This complex circuitry provides the brain in the gut with the means to act independently. Proof of this can be seen in stroke victims whose brain stem cells, which control swallowing, have been destroyed. If this occurs, a surgeon has to create an opening in the abdominal wall, so that feeding can be accomplished by manually inserting foods directly into the stomach.
Once the food is in the stomach, digestion and absorption can take place, even in individuals who are brain dead. The central nervous system is needed for swallowing and for defecation, but from the time the food is swallowed to the moment its remains are expelled from the anus, the gut is in charge.
The Sleep-Gut Connection
As light is shed on the circuitry between the two brains, researchers are beginning to understand why people act and feel the way they do. The brain and gut are so much alike that during our sleeping hours, both have natural 90-minute cycles. For the brain, this slow wave sleep is interrupted by periods of rapid eye movement sleep in which dreams occur.
For the gut, the 90-minute cycles also involve slow waves of muscle contractions but, as with REM intervals, these are punctuated by short bursts of rapid muscle movement. Could it be that both brains influence each other? The answer is probably yes. REM sleep is a sleep phase characterized by arousal, altered activity of the autonomic nervous system and altered colon (large intestine) function.
We also know that patients with bowel problems tend to have abnormal REM sleep. Poor sleep has been reported by many perhaps a majority of, patients with irritable bowel syndrome (lBS) and non-ulcerative dyspepsia (also known as “sour stomach”) who complain of awakening tired and refreshed in the morning. Even after patients awake from what they describe as a “sound sleep,” they report a general feeling of tiredness and fatigue.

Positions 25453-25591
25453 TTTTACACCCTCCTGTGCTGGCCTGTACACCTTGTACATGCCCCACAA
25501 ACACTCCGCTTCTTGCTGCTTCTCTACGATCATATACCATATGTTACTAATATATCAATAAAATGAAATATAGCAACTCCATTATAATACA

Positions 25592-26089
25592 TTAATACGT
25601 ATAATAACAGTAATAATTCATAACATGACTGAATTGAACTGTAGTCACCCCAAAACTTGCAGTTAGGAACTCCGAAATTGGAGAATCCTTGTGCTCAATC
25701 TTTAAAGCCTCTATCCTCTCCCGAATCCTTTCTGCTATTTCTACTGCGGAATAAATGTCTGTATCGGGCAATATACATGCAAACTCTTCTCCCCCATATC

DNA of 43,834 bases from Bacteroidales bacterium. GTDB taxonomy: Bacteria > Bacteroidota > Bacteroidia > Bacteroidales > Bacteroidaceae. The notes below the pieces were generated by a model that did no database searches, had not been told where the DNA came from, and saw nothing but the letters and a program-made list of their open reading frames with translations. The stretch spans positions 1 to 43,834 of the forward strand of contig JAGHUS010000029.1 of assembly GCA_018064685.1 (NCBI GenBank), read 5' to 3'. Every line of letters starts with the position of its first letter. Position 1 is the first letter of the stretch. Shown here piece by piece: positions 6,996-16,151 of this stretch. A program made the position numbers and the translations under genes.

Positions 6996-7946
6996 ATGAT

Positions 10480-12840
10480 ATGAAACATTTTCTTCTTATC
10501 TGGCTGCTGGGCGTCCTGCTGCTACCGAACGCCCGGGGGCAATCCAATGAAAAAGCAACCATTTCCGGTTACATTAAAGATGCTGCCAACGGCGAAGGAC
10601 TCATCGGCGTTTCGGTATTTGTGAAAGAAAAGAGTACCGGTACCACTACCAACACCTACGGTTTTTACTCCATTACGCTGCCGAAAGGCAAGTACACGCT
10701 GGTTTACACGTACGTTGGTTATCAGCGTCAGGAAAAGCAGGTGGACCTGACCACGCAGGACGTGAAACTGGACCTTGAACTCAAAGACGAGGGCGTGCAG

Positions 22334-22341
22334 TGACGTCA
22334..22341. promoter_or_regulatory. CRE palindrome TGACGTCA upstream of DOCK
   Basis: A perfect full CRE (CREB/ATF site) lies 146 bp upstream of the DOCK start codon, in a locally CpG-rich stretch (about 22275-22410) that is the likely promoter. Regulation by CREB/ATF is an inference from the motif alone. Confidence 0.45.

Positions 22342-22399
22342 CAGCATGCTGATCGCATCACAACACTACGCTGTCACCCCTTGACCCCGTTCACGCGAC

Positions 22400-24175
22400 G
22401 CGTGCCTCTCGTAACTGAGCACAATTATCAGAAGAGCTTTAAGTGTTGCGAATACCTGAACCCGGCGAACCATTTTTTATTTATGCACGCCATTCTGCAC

Abnormal REM sleep is reduced by low-dose treatment with the anti-depressant amitriptyline, which has also been shown to be effective in treating lBS and non-ulcerative dyspepsia. Many drugs designed to affect the brain also affect the gut. For example, the gut is loaded with the neurotransmitter serotonin. In fact, more serotonin is produced there than anywhere else in the body. Serotonin is linked with initiation of peristalsis.
The Anxiety-Gut Connection
About 25% of people taking fluoxetine (Prozac) and other types of similar-acting antidepressants experience gastrointestinal problems such as nausea, diarrhea and constipation. The problem with these drugs is that they prevent uptake of serotonin by cells that should be using it.
While this enables the depressed person to have more serotonin in the brain, less is available for use by the cells of the gastrointestinal tract. “Serotonin is calming to the digestive tract, initiates peristaltic and secretory reflexes,” notes nutritionist June Butlin, M.Sc., Ph.D. “Long-term use or the wrong dosage may cause fluctuations between nausea, vomiting, constipation and diarrhea, and can cause depression, anxiety, insomnia, and fluctuations in appetite.”
In a study reported in The New York Times article, Dr. Gershon and his colleagues explain Prozac’s side effects on the gut. They mounted a section of guinea pig colon on a stand and put a small pellet in the ‘mouth’ end. The isolated colon whips the pellet down to the ‘anal’ end of the column, just as it would inside an animal.